Kartarpur Corridor and Ayodha Judgement: A Tale of Two Events

Inauguration of Kartarpur Corridor. On 9th November, Prime Minister Imran Khan inaugurated the Kartarpur corridor which enabled Sikh pilgrims to visit their second-holiest site without a visa. The inauguration was held two days prior to the 550th birth anniversary of Guru Nanak Dev, the founder of Sikh religion. The shrine is where Guru Nanak spent 18 years of his life and is his final resting place. The opening of this corridor would enable 5000 Indian Sikhs to visit the holy place daily. Moreover, on the initial day there was no requirement of a passport, the entrance fee of $20 was waived off and the pilgrims did not need to register themselves 10 days earlier, as would be generally required. Ultimately after 72 years, the distance that originally took around 125 kilometres was reduced to 4 kilometres. Not only was the opening of the corridor special for the Sikh living in India but it also served as a morale booster for the Sikh community residing in Pakistan.

The Indian delegation that came to Pakistan included the former Indian Prime Minister Manmohan Singh, who led the Sikh delegation as they crossed into Pakistan through the Corridor. Former Indian Cricketer Navjot Singh Sidhu was also present at the ceremony and applauded this monumental initiative. Interestingly, the Bollywood actor Sunny Deol who is known for doing anti-Pakistan films also attended the ceremony. A larger number of Sikh pilgrims from different states such as the USA, UK and Canada also arrived for the event.

The Indian side tried its best to make this initiative controversial, yet circumstances resulted into Modi himself inaugurating the corridor on the Indian side. At this moment, Modi was forced to praise and thank Imran Khan for this initiative. Before the first delegation from India set off, Modi addressed the Sikh community and lauded the opening of the corridor. The Indian PM stated, “I also thank Pakistan’s Prime Minister Imran Khan for understanding India’s wishes and turning Kartarpur into reality.”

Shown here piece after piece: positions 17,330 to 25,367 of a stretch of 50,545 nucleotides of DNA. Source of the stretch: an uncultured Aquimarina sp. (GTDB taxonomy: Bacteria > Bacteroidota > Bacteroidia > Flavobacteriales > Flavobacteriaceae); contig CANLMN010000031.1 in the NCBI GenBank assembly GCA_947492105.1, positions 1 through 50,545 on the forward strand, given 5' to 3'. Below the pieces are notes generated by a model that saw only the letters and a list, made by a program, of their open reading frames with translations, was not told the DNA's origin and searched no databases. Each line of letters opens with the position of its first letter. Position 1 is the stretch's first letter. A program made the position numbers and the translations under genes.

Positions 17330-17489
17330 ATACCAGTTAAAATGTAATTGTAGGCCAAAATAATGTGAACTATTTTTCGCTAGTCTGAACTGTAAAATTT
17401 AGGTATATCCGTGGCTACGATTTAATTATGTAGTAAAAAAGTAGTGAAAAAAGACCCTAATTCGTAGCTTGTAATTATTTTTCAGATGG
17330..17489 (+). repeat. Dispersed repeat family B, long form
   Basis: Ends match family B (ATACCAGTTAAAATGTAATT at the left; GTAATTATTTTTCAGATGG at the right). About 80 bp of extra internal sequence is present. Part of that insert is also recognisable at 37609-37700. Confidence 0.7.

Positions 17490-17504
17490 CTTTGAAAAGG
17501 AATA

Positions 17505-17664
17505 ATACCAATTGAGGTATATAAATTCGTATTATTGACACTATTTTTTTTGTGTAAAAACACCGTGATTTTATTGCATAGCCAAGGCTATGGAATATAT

The ongoing year has marked a new low in the already strained India-Pak relations. At a time when tensions were running high with a curfew still imposed in Kashmir, Pakistan took a colossal step. The US State Department also welcomed the initiative and gave a statement on the day it was opened. “The US welcomes the opening of a new border crossing between India and Pakistan, the Kartarpur corridor, US State Department Spokesperson Morgan Ortagus said in a video posted on her official twitter handle.

Under a bilateral protocol signed in 1974, the two countries agreed to facilitate cross-border visits to holy sites. The list included 15 sites in Pakistan and 5 sites in India, yet Kartarpur was not on the list. The initial discussion for the corridor began in 1998, yet it failed to precipitate any concrete results. However, the incumbent government of PTI was determined and the structure was finished in a record time of just 12 months.

This initiative is a milestone achievement for Pakistan. Firstly, it augments the fact that Pakistan wants peace in the region. While India is doing its best to erect and spread an anti-Pakistan narrative, the corridor highlights that it is Pakistan which is undertaking measures that would propagate regional peace. Pakistan has dispatched a message of peace as the Kartarpur initiative survived, despite events that signalled that the corridor could be a victim of the India-Pak tensions.

Secondly, Pakistan reasserted its position on Kashmir. Even though Pakistan did not call off the corridor despite the strained relations yet it reinforced its stance on the Kashmir issue. Imran Khan highlighted that it’s been 100 days since the Kashmiri people were placed under curfew. The Prime Minister urged his Indian counterpart that the Kashmir issue should be resolved for the betterment of the South Asian region. Moreover, the issue should be resolved while taking into consideration their right to self-determination. The Prime Minister also signalled that lifting the curfew could pave way for a dialogue between both of the states. Ergo, it becomes evident that opening the Kartarpur does not dilute Pakistan’s stance on the Kashmir issue.